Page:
Waxing The Dents


Waxing the car with my father

always made me dream of a Hollywood prize

I would get for performing my role with such brilliance;

a script totally void of spirit,

with lots of stares and buckets of sweat.

But obviously, the prize never came.

No one outside the neighborhood knew

how he rubbed it on, and I rubbed it off,

creating the delusion that father and son

found mutual joy refurbishing steel

those men in Detroit made in sweltering rooms

with masks on their tired, weary faces.

He thought the fact that we’d gathered there,

under a blazing, burnt August sky,

proved we had passed that place on the road

where father and son kill each other for fun,

rather than spending a long, silent day

waxing the dents in what men made to carry

them both far away from each other.

 Published in Spoon River Poetry Review


Farwell Paradise Empire



To the field’s black eye whose lashes of corn

                                                     flirted with me at dawn,

to Main Street’s murmuring eighteen wheels

                                                    pulsing to the Port Townsend Ferry,

to the dented cushion shaped like my ass

                                                     holding me silent as a tombstone,

to the hardened veins of Virginia Creeper

                                                    bloodless on the barn’s gray face,

to the frigid sea whipping castles at night as

                                                     I dreamt in the language of driftwood,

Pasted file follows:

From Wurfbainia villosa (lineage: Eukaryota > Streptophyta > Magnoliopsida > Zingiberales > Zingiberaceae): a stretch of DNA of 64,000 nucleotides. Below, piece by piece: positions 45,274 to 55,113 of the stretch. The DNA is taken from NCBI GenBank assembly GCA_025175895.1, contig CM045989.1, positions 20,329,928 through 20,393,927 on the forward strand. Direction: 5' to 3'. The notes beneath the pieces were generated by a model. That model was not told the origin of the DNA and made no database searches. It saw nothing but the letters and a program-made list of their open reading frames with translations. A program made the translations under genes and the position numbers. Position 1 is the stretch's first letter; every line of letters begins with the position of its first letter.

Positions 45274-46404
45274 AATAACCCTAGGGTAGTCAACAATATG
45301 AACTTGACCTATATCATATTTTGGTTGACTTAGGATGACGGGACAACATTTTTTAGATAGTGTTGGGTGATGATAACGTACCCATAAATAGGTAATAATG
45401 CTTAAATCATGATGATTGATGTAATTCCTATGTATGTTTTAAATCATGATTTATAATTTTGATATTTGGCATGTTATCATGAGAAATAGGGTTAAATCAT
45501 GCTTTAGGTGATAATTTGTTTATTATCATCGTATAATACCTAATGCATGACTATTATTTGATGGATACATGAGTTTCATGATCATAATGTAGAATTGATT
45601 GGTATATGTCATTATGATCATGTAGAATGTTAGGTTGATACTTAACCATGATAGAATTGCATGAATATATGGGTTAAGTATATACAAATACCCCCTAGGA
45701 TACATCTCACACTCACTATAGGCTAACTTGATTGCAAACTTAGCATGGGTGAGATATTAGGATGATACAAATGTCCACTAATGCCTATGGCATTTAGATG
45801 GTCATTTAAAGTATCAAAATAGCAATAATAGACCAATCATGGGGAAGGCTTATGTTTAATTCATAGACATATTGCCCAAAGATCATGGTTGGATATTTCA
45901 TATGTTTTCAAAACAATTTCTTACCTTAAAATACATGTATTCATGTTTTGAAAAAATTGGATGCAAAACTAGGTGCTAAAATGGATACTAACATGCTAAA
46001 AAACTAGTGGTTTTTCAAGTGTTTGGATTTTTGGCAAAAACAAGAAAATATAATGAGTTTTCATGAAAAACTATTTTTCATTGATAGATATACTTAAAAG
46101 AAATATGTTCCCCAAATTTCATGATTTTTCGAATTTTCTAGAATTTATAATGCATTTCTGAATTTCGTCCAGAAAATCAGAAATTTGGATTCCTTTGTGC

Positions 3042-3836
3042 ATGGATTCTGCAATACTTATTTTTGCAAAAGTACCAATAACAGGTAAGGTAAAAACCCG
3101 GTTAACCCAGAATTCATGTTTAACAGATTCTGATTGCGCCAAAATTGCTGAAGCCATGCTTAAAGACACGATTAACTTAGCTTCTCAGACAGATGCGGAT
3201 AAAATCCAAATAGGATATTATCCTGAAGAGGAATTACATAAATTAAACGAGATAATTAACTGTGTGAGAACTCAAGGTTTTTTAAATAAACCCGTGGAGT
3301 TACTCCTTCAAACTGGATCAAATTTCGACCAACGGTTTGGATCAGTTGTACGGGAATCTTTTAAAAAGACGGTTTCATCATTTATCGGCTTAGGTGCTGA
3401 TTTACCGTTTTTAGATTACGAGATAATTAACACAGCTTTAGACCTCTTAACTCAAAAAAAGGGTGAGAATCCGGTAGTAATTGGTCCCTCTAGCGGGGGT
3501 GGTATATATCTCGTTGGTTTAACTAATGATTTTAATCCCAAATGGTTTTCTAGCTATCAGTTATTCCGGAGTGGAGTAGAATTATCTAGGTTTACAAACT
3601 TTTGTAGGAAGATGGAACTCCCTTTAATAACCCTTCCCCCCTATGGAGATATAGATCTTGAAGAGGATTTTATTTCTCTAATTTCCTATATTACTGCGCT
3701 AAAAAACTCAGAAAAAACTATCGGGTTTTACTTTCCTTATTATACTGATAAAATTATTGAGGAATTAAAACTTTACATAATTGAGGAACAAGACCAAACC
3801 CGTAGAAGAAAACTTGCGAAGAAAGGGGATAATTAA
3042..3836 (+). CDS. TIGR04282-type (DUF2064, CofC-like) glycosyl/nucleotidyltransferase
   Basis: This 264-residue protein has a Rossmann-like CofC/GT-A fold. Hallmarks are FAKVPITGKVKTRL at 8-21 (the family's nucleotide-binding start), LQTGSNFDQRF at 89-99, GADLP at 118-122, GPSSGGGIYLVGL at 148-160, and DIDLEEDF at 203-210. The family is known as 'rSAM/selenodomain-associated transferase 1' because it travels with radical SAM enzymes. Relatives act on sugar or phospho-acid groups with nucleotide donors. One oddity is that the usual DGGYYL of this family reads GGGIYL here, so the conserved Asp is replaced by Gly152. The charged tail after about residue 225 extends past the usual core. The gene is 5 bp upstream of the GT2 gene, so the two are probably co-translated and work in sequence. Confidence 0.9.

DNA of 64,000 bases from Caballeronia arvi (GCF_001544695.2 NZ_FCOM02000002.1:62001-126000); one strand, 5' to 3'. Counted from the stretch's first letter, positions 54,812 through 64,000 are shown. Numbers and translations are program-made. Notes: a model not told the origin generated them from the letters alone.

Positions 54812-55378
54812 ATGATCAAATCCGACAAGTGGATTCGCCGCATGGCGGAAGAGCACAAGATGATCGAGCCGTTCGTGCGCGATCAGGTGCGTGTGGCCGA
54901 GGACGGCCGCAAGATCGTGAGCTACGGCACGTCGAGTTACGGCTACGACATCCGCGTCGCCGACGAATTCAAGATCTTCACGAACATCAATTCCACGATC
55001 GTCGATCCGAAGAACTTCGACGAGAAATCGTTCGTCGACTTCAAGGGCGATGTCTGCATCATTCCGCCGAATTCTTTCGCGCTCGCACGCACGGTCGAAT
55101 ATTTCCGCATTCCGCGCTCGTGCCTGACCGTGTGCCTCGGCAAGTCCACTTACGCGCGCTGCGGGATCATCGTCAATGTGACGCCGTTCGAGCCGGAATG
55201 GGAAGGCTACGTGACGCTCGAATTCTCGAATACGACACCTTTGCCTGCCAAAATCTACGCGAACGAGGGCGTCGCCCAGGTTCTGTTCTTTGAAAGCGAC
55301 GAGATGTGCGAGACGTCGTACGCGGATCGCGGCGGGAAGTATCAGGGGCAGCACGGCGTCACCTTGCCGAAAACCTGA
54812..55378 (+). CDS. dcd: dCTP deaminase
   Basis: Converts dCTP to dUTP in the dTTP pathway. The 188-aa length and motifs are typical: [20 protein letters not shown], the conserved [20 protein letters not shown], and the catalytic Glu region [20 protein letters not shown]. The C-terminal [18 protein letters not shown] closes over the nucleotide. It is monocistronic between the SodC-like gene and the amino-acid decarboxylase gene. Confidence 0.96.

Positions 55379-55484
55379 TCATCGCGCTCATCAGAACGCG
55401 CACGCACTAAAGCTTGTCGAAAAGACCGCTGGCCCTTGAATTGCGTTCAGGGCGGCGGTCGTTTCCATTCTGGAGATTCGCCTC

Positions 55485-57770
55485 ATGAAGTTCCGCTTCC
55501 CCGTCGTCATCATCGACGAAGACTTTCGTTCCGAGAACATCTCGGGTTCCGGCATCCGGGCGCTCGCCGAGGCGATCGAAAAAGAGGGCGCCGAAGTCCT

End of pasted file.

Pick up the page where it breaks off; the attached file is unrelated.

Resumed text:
to the Olympic Mountains hypnotic call

                                                    to rise above the poor in spirit,

to the Pear tree’s brown arthritic hands

                                                    praying for morning’s red glove,

to the distant symphony of Trumpeter Swans

                                                   making music of mud for my ears,

to the coyote’s shrill of you could die now

                                                   on the prairie’s acres of hunger,

to my senses dazed and vulnerable state

                                                   that grew soft, tender and strong,

to letting go of a world that was born through me

                                                  and refused to return unnamed.






At The Corner Of Heavy And Acquaintance


Somewhere, someone

                                    is so tired of you,

the sound of your name

                         makes them heavy with acquaintance.


Heavy as in a metal jock strap

                            protecting them from longing.

Heavy as in when hearing hello

                           their spine becomes a cobra.


Remind me, again, why my hand

                              cut a hole in your throat:

object removal, a flower vase,

                      a window your heart could

escape through at night

                             to teach the world a lesson?


Tenderness rarely occurs to me

                    at the hour you shame the moon,

turning it yellow as a caution light,

                       where you decide you can’t decide

if you have the power to shine.